The city of Bellevue is ramping up engineering studies and legal planning in preparation for conjunctive administration of water rights. The studies recently included a calculation of the amount of land on city rights of way that is watered by residents.
Planning Director Craig Eckles told the Bellevue City Council on Monday that Boise-based SPF Water Engineering calculated that strips of city property totaling 25 acres along city streets are irrigated by residents during summer months. The rights of way often appear to be continuations of private lawns, and sometimes contain plants and trees tended by residents.
Eckles said there is a total of 182 acres of irrigated lawns, parks and rights of way in the city.
Attorney Fritz Haemmerle warned the council two months ago that conjunctive water rights administration—of both surface and sub-surface water—could soon cause Bellevue’s lawns to go dry if downstream water rights users make a “call” on upstream users such as Bellevue, especially if the city is relying on municipal wells with junior water rights for irrigation.
Eckles said SPF calculated that 26 gallons of water is required to irrigate 1 square foot of grass on a city right of way, or 62,400 gallons per year on a 20-by-120-foot strip.
“We have a lot of green space in our rights of way,” Eckles told the council.
In an interview, he said he could not say whether the city would prohibit residents from watering the rights of way in response to a water call.
“This has not been determined yet due to the fact that the conjunctive water management plan that [the Idaho Department of Water Resources] is working on is not completed,” he said.
In implementing conjunctive management across the state, IDWR has saved Blaine County for last.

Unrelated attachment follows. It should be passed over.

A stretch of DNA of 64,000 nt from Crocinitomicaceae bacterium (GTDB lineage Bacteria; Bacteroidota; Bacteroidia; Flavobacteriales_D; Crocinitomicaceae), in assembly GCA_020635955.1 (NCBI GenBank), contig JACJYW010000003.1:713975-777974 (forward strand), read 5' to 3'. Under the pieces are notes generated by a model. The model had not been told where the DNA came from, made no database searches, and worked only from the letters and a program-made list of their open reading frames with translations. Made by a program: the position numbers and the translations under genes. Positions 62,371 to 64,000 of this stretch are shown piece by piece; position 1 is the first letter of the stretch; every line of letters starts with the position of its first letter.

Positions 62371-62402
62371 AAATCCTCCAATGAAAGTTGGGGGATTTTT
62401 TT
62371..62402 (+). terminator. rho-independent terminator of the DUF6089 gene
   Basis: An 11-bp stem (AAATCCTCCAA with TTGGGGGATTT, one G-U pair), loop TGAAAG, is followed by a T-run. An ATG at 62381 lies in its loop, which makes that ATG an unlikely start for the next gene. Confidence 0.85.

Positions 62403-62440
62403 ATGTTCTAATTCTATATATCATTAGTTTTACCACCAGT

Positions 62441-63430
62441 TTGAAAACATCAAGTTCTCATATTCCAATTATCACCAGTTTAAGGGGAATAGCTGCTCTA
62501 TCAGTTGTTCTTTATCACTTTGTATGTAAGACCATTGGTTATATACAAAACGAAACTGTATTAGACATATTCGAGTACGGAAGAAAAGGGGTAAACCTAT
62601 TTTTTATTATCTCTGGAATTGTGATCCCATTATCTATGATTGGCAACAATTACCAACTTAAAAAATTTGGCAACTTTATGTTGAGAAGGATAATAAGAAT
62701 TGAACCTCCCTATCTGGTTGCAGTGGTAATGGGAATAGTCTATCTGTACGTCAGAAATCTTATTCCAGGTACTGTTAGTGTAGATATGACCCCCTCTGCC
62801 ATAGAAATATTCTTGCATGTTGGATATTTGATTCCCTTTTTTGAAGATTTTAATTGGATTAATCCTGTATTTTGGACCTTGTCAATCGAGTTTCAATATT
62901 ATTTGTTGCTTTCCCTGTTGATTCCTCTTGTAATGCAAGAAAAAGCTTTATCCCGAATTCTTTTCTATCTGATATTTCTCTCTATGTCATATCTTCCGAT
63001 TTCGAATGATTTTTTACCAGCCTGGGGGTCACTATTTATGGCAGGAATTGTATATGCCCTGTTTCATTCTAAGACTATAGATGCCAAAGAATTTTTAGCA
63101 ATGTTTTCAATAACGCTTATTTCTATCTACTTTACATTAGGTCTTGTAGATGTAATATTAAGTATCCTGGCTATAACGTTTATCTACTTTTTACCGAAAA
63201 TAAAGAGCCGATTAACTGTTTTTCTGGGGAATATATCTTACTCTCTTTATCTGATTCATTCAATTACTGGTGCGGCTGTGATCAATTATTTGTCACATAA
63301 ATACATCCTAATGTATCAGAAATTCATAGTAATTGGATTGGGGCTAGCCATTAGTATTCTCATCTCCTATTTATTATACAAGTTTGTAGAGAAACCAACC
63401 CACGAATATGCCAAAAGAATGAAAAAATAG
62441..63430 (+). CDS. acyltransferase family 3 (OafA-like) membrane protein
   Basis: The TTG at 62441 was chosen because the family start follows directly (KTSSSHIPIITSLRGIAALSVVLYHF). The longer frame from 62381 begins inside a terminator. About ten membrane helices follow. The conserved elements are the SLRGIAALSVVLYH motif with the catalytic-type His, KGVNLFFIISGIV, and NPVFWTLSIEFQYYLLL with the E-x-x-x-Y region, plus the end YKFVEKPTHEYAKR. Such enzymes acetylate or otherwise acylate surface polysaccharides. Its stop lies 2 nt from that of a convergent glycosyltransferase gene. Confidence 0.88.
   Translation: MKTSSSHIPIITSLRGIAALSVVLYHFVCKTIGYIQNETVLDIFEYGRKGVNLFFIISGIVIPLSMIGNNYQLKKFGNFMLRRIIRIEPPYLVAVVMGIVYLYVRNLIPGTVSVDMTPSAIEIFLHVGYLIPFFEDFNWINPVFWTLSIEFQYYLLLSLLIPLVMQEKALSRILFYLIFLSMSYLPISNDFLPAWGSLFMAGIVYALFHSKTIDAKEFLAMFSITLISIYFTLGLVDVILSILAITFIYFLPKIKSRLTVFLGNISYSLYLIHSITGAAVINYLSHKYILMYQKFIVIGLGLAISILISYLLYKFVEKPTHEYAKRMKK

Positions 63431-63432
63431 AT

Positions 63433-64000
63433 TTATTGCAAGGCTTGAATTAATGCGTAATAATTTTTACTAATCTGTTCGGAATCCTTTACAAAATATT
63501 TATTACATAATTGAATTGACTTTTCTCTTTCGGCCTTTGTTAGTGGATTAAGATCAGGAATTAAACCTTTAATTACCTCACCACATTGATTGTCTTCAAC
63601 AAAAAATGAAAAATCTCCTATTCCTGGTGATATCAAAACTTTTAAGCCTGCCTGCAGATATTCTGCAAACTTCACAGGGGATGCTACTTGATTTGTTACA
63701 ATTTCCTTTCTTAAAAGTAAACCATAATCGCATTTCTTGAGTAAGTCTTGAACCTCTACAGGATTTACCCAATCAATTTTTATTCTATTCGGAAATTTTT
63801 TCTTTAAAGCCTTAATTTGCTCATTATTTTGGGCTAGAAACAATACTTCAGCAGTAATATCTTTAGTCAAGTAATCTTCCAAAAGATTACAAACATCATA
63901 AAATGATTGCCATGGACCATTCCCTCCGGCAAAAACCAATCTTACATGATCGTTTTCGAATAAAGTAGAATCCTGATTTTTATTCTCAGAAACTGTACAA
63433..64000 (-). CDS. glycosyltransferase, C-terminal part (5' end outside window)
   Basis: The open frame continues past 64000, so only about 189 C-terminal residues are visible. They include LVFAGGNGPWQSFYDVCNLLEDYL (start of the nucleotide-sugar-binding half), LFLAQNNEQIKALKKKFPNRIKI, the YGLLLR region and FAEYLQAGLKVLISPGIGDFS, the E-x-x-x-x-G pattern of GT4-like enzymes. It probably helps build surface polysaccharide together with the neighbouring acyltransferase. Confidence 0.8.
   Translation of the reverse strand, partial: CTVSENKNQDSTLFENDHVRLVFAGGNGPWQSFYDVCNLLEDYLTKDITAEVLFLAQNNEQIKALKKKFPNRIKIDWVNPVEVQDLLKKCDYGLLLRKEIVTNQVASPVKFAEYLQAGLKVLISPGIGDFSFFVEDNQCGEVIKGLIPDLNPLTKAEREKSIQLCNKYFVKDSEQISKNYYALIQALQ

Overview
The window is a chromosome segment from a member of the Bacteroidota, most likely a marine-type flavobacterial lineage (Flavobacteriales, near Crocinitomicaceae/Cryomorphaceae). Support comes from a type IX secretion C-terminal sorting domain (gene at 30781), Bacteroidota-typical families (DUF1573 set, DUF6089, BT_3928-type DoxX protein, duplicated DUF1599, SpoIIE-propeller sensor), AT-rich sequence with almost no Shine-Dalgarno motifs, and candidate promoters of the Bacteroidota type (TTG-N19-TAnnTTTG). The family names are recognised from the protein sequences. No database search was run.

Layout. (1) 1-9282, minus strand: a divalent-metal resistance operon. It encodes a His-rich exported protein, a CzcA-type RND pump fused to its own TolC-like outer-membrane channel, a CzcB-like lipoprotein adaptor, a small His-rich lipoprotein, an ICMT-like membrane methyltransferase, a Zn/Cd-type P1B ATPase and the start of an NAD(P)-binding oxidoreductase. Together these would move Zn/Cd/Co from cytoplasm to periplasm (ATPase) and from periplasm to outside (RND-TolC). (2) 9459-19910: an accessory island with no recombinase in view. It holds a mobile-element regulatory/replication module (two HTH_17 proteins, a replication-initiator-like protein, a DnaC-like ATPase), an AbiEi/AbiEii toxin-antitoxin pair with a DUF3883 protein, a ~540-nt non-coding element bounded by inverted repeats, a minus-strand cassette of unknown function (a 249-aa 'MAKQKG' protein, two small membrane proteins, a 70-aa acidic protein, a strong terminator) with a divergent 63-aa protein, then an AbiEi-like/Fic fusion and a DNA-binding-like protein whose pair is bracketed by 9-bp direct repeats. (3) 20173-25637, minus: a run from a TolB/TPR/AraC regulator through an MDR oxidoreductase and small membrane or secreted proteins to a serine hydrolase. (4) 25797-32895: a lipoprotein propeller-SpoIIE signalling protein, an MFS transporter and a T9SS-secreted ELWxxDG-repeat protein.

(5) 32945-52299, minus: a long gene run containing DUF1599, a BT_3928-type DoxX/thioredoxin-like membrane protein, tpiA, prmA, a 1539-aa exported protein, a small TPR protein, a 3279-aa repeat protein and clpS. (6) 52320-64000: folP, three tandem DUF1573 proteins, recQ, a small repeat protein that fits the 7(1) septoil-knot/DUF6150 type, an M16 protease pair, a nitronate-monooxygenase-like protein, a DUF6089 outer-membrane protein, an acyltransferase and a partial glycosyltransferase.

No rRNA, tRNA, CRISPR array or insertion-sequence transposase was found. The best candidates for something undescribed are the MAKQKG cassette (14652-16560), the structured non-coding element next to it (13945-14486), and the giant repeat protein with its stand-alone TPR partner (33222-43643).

Eckles said that in a water call, typically, water conservation is enforced, including enforcement of odd-even days of irrigation, irrigation timing and potable-use-only rules, depending on the severity and level of the call.
Bellevue gets about almost all the water it needs for domestic use and irrigation during peak summer use from an 1880 water right at Muldoon Canyon. The Muldoon right entitles the city to draw 13,500 gallons per minute. Additional water comes from municipal wells with junior—and therefore more vulnerable—rights.
The Bellevue Public Works Department is researching ways to increase flows from the Muldoon spring, including the possible clearing out of slotted pipes in a water collection system that were replaced 15 years ago, Eckles said.
“Over time, the pipe collection system becomes loaded with sediment,” he said.
Public Works Director Dan Black said in an interview that he believes the city is only collecting 1 cubic foot per second of water from the Muldoon spring, even though the 1800 right entitles the city to gather about 3 cfs.
Black said he didn’t know when the city would clean out the collection system.
“We’re still in the research phase,” he said.
Haemmerle said in an interview that Bellevue officials are prudently trying to figure out how many acres they irrigate.
“They want to make sure they can irrigate those acres with the early [Muldoon] priority right,” he said. “A city should encourage people to use less water and irrigate less.”
Eckles said the city anticipates spending $9,000 to $13,000 during the next 12 months for legal fees associated with water-rights research. He did not say how much money had been spent to date on research.
“Bellevue has not received any bills at this time,” he said. “I expect by May there will be some incurred bills to be paid,” he said.